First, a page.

ANKARA (Reuters) – Turkey’s main opposition party said on Tuesday its candidate for Istanbul mayor would again contest and win the post, after the election board ordered a re-run of the city election in a ruling that has spooked investors and drawn European criticism. President Tayyip Erdogan had pushed hard for the re-run after his
ANKARA (Reuters) – Turkey’s main opposition party said on Tuesday its candidate for Istanbul mayor would again contest and win the post, after the election board ordered a re-run of the city election in a ruling that has spooked investors and drawn European criticism.
President Tayyip Erdogan had pushed hard for the re-run after his ruling AK Party (AKP) lost control of Turkey’s biggest city in the March 31 poll and he welcomed the High Election Board’s (YSK) decision. But one opposition leader compared it to a “civilian coup” and Germany urged Ankara to respect democracy.
Highlighting the risks of a re-run for Erdogan and the AKP, several smaller opposition parties who fielded their own candidates in the March poll signalled that this time round they could back the ousted mayor, Ekrem Imamoglu of the Republican People’s Party (CHP), a potentially significant move given the tight margin of his original victory.
CHP leader Kemal Kilicdaroglu accused the YSK of betraying voters’ trust and giving in to AKP pressure.
“Since you want to renew the elections so badly, do so as much as you want. We will emerge victorious every time,” he told CHP lawmakers in the Turkish parliament.
Meral Aksener, leader of the nationalist IYI (Good) Party, which formed an alliance with Imamoglu’s secularist CHP for the March vote, said the ruling by the seven judges of the YSK harked back to the era of Turkish military coups.
“The YSK’s decision amounts to a civilian coup which surpasses the days of the uniformed coups,” she said.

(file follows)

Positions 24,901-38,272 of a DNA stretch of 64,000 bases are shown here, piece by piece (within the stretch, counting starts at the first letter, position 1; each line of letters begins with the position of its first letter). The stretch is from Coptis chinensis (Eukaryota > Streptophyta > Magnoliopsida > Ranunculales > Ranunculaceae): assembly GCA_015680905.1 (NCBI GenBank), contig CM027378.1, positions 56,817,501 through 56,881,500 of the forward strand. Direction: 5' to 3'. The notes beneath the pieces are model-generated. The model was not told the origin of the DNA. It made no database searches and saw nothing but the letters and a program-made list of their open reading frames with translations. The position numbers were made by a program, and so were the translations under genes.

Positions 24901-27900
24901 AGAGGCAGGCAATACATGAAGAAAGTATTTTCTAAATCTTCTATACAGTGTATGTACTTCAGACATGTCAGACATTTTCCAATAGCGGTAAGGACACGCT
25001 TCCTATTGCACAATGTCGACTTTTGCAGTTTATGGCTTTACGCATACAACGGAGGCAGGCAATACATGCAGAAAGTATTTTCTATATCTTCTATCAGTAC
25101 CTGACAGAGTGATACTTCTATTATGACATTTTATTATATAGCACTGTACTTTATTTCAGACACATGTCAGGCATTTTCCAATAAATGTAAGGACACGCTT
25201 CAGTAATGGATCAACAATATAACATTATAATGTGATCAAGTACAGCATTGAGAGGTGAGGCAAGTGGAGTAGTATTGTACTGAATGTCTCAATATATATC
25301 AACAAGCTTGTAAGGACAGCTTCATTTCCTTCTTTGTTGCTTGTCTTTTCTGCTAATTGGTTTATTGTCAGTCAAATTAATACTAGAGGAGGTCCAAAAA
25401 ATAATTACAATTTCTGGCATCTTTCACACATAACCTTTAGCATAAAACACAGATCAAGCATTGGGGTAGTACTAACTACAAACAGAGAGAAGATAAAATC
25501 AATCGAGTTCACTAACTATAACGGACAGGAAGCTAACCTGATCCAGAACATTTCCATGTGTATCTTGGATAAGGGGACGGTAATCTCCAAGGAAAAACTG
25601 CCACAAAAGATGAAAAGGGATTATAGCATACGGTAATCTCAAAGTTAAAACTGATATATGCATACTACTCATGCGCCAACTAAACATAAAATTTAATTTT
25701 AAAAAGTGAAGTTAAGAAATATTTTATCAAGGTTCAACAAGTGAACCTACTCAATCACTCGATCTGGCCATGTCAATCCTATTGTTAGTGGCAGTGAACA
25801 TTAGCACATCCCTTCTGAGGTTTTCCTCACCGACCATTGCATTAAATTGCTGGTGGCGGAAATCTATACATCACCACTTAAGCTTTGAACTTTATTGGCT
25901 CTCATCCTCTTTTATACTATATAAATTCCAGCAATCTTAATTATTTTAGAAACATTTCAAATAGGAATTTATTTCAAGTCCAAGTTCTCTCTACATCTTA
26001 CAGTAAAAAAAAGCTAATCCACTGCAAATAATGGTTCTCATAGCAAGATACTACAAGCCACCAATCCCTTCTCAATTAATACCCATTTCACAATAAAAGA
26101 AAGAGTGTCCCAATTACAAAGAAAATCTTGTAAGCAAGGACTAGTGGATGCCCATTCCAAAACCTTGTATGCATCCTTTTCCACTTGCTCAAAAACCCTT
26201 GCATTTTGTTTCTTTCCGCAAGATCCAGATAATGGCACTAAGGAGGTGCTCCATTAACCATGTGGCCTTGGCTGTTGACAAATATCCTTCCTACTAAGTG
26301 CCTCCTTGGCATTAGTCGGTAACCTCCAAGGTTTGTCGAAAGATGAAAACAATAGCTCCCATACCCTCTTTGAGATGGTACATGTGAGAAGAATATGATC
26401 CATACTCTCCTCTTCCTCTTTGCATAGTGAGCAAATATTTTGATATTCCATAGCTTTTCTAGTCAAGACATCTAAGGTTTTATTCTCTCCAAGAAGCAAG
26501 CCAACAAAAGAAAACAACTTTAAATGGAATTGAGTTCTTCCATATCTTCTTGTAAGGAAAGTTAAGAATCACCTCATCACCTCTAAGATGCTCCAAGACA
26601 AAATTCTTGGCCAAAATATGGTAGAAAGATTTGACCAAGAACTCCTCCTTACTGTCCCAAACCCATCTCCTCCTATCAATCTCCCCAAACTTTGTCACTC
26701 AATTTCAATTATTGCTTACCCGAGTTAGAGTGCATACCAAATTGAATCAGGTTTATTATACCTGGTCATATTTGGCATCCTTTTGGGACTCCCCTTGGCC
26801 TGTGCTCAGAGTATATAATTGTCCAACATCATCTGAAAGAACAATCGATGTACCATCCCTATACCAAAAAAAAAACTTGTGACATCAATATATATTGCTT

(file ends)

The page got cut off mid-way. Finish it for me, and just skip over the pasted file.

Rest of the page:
The decision helped push the lira to its weakest level since Oct. 5, when it was just emerging from last year’s currency crisis that saw 30 percent of the currency’s value wiped out. It stood at 6.1467 to the dollar at 1412 GMT.
With investors questioning Turkey’s commitment to both the rule of law and economic reforms during a recession, bonds and stocks were also sold off on Tuesday.
Erdogan brushed aside investors’ concerns, telling his AKP lawmakers on Tuesday that the YSK decision was “an important step to strengthen our democracy”.
“There was organised corruption and full illegality in the Istanbul mayoral elections,” said Erdogan, adding that former prime minister Binali Yildirim would again be the AKP candidate for the post.
Imamoglu’s surprise victory in the March poll – by a margin of just 13,000 votes, out of 10 million eligible voters – had marked the first time in 25 years that Erdogan’s AKP or its Islamist predecessors had failed to win control of Istanbul.
But Erdogan – who started his political career in the 1990s as mayor of Istanbul – said that, in such a tight race, “no one has the right to say they won” and repeatedly challenged the result.
Control of the city has more than symbolic value. The mayor oversees a budget estimated this year at 24 billion lira ($3.9 billion), in a city which accounts for about a third of Turkey’s economic output.
Germany’s foreign minister, Heiko Maas, said the YSK move was neither transparent nor comprehensible, adding that basic democratic principles and transparency were paramount.
Turkey’s pro-Kurdish Peoples Democratic Party (HDP), the third biggest party in parliament, said it would repeat its policy in March of not contesting the Istanbul election, a decision which helped Imamoglu.
Two other smaller parties, the Islamist Saadet (Felicity) Party and the Democratic Left Party signalled they might also stand aside in favour of Imamoglu.
Edward Parker, managing director at Fitch Ratings, said the re-run risked distracting from the authorities’ need to rebalance and stabilise the economy.
Fitch last week reaffirmed Turkey’s sovereign rating at ‘BB’ with a negative outlook, but Parker said it could be downgraded if “existing weaknesses are aggravated, especially given the volatility in the Turkish economy and currency.”
The dispute over the Istanbul election and the economic uncertainty come as the United States threatens to impose sanctions on Turkey, a NATO ally, over its planned purchase of Russian S-400 missile defence systems.
Additional reporting by Orhan Coskun, Jonathan Spicer, Ali Kucukgocmen, Ezgi Erkoyun and Daren Butler; Writing by Dominic Evans; Editing by Gareth Jones